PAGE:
“It’s a big step. … This is the biggest thing ADAC has done in 50 years,” said Katie Belveal, of Brookhaven, the center’s general manager. “It’s a conversation we’ve had with our design community and showrooms for the past three or four years.”
Similar changes are happening across the country in major cities’ interior design markets, she said, and attributes the industry shift partly to the resources now available to the general public, like design-focused magazines, Internet sites and TV shows.
“Consumers have become more engaged with designing and more hands on and involved in the design process,” Belveal said. “They want to be more involved. They don’t just want to hand it over to the designer with a budget and say, ‘Go for it.’”
Despite her excitement, she said, “There is always that fear that comes with change.”
Initially, C. Weaks Interiors owner Carol Weaks, of Buckhead, said she felt the fear.
“I think everyone thought in the beginning, ‘Oh no, here comes a train wreck,” said Weaks, who has been with the center for 26 years.
However, she said she is now optimistic because Portman Holdings, the downtown Atlanta-based real estate investment firm which owns the center, was “sensitive to the design community,” and hosted workshops and training sessions to make designers feel more comfortable with the transition.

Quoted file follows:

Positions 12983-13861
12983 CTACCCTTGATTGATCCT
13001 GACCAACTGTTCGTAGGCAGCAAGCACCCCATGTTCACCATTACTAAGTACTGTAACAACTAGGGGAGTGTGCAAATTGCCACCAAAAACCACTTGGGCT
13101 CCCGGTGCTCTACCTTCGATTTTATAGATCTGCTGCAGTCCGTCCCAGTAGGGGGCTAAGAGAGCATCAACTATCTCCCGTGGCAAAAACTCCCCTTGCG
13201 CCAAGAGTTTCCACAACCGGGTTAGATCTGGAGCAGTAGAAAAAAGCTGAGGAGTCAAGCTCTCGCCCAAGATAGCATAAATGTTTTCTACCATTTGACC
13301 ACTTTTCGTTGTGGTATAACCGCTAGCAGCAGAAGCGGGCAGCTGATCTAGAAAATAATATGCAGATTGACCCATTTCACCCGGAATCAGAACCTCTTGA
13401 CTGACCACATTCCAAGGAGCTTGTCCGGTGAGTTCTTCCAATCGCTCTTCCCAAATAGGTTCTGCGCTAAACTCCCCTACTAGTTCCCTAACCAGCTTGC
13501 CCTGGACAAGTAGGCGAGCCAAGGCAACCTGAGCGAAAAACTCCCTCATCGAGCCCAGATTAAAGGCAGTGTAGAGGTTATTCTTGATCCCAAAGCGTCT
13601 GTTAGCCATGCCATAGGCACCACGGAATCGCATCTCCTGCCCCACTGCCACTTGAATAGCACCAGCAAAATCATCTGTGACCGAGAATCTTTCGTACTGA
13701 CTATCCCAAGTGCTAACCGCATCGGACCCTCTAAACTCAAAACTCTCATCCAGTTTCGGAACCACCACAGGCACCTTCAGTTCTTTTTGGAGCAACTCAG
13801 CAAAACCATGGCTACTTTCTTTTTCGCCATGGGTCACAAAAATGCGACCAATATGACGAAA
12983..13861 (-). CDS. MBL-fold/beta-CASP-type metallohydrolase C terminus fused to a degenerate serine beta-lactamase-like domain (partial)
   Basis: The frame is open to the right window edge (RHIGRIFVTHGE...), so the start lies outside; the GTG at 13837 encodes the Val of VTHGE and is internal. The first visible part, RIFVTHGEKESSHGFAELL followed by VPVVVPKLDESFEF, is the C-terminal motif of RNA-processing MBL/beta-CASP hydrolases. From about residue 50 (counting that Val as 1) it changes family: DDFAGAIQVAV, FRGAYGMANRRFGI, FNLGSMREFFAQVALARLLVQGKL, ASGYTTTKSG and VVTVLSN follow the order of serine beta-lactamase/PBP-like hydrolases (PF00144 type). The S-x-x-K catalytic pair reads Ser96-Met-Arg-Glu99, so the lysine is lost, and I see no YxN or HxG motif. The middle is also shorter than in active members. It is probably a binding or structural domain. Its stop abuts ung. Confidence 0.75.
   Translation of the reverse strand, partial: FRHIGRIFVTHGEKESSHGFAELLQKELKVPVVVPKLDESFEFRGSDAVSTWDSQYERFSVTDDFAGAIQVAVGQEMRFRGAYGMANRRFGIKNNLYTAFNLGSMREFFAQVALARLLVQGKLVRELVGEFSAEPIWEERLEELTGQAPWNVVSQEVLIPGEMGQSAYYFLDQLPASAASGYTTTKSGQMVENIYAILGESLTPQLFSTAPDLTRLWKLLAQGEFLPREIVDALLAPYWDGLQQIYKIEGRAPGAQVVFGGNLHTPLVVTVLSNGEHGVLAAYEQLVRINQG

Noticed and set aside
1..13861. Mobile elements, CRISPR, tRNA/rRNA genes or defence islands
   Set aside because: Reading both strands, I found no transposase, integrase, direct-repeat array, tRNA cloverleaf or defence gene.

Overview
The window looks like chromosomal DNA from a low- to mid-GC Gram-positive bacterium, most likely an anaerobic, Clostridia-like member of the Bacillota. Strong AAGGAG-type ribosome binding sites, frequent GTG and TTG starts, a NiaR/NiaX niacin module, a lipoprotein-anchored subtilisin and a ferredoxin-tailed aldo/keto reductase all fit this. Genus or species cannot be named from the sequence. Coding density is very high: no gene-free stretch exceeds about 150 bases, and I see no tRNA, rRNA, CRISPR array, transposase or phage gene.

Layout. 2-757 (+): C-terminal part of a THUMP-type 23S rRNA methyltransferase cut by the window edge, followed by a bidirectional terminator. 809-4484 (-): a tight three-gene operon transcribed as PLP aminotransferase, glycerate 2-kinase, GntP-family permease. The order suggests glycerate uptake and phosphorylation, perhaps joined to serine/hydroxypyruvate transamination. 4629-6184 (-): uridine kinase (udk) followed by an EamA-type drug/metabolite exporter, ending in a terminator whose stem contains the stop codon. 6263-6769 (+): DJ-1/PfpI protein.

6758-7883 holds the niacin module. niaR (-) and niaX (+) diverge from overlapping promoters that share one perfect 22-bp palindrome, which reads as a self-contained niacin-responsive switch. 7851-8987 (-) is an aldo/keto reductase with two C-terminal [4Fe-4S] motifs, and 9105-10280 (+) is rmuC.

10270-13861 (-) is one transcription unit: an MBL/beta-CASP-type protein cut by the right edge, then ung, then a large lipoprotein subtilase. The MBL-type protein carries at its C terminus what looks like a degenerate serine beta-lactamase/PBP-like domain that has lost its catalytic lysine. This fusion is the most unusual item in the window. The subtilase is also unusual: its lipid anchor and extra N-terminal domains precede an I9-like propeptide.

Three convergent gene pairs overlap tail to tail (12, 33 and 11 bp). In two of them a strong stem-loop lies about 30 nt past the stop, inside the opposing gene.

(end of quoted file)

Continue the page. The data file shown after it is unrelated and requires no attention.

Weaks said she does not think the opening will alter the way designers work for the most part. Although anyone can come in and look, they will be connected to a designer if they want to buy products, she said.
“Unless you’ve had training in the industry, it’s very difficult to edit and know how to put together all these different things to meet a budget and make a room,” Weaks said. “We are hoping people will realize, if they don’t use a designer, how valuable it can be with time and money when you have a facilitator.”
For two weeks starting Monday, Discover ADAC, a series of events and parties will engage and educate guests on the products and process of working with a design professional. Events will include panel discussions, designer presentations and meet-and-greets, book signings, individual showroom festivities and a grand-opening cocktail party Oct 4.
Belveal said the purpose of the public opening is to help “drive more business to interior designers,” connect general consumers with designers and “build more recognition to the designer.”
“Everyone who works in this industry is so passionate about design and to see other people come and see what we have is exciting. It can be mind-blowing,” Belveal said. “The building has been closed for over 50 years and there’s a large curiosity factor. I’m really excited to see people be inspired about the product that’s in these showrooms.”